18 A.Diederich– International University Bremen – USC – MMM – Spring Example of Gestalt grouping and stream segregation Track 37

19 A.Diederich– International University Bremen – USC – MMM – Spring Similarity of pitch J.S.Bach, Cello Suite I, PreludePrelude

20 A.Diederich– International University Bremen – USC – MMM – Spring Law of proximity or nearness Things that are near to each other appear to be grouped together.

21 A.Diederich– International University Bremen – USC – MMM – Spring Law of proximity or nearness

22 A.Diederich– International University Bremen – USC – MMM – Spring Law of proximity or nearness

23 A.Diederich– International University Bremen – USC – MMM – Spring Left: Competition between grouping by proximity (columns) and grouping by similarity ( rows) Right: Demonstration of active grouping when multiple possibility are available

24 A.Diederich– International University Bremen – USC – MMM – Spring Temporal proximity –Sounds that occur in rapid progression tend to be produced by the same source. –Grouping a set of tones so that some are closer together than others are perceived as belonging together. –If steps are large and rapid (e.g., on a diatonic scale), melodies are not perceived as a stream but segregate into separate entities.

25 A.Diederich– International University Bremen – USC – MMM – Spring Example Yodeling: The singer alternates between the head and chest voice modes of production, and the leaps are large and rapid. The high note and low notes of yodeling are often perceived as two separate streams. Track 33

26 A.Diederich– International University Bremen – USC – MMM – Spring –Another example that illustrates this phenomenon involves interleaving two melodies so that the notes of each melody alternate. –If the relative range of the melodies is such that the interleaved patterns contain small leaps, the individual melodies are not recognized. –As one of the melodies are transposed so that it is farther and farther from each other, a point it reached when both melodies are recognized. –The connection from one tone to the next is a function of proximity. Interleaving two melodies

27 A.Diederich– International University Bremen – USC – MMM – Spring Overlapped melodies cannot be separated even though they alternate in time. Separating in pitch allows the two melodies to be easily identified. Different timbre or volume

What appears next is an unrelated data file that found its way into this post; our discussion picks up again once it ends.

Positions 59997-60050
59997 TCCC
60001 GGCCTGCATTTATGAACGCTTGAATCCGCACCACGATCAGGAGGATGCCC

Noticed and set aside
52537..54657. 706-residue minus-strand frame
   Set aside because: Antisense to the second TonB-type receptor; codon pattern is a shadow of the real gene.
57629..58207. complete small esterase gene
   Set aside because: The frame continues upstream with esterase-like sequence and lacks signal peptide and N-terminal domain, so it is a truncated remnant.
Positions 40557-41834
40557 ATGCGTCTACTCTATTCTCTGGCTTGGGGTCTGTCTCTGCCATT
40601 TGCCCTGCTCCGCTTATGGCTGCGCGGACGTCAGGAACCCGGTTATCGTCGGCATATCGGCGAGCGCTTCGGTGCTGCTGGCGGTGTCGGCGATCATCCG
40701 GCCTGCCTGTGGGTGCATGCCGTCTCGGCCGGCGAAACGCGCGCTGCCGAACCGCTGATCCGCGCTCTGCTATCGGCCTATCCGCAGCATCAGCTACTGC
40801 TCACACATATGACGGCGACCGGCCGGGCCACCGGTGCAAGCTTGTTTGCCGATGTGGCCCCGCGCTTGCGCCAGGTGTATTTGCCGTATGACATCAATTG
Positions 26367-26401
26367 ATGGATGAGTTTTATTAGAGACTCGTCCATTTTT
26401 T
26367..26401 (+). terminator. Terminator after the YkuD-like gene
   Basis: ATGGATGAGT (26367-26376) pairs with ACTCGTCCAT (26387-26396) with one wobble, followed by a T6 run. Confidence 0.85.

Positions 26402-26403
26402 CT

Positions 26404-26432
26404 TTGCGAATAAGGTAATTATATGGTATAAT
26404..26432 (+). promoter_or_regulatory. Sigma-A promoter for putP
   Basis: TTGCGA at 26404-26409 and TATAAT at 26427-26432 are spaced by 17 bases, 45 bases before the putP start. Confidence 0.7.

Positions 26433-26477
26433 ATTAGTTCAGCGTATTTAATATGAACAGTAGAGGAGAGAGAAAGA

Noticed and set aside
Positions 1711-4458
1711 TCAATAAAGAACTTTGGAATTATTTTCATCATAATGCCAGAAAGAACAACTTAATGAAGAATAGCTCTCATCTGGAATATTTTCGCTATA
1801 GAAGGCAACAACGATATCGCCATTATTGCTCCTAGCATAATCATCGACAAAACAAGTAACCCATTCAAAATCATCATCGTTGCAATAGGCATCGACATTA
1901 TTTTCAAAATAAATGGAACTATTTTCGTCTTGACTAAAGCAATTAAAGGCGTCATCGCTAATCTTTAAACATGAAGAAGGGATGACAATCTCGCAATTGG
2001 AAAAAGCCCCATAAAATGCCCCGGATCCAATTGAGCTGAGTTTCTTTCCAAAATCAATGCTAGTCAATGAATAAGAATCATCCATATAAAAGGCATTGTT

28 A.Diederich– International University Bremen – USC – MMM – Spring Example 1.Melodies just seen 2.Same as in 1., increasing distance between melodies each time 3.Separation by volume 4.Separation by timbre 5.Two new melodies, increasing distance 6.Separation by volume 7.Separation by timbre Track 34

29 A.Diederich– International University Bremen – USC – MMM – Spring Law of good continuation Points that, when connected, result in straight or smoothly curving lines are seen as belonging together, and the lines tend to be seen in such a way as to follow the smoothest path.

30 A.Diederich– International University Bremen – USC – MMM – Spring Law of good continuation

31 A.Diederich– International University Bremen – USC – MMM – Spring Good continuation –Sounds that stay constant or that change smoothly are often produced by the same source. –Sound stimuli with the same frequency or smoothly changing frequencies are perceived as continuous even if they are interrupted by another stimulus.

32 A.Diederich– International University Bremen – USC – MMM – Spring Good continuation a)Albinez b)Perceived as two separate streams

33 A.Diederich– International University Bremen – USC – MMM – Spring

34 A.Diederich– International University Bremen – USC – MMM – Spring Example 1.Sinusoid going up and down in pitch with pauses at the top 2.Gaps in previous example are filled with noise. Now the sine wave sounds continuous, but is just obscured by the noise burst. 3.Musical example with gaps 4.Musical example with gaps filled by noise. Track 5

35 A.Diederich– International University Bremen – USC – MMM – Spring –http://www.ece.uvic.ca/~aupward/p/demos. htmhttp://www.ece.uvic.ca/~aupward/p/demos. htm –http://www.psych.mcgill.ca/labs/auditory/bregmancd.htmlhttp://www.psych.mcgill.ca/labs/auditory/bregmancd.html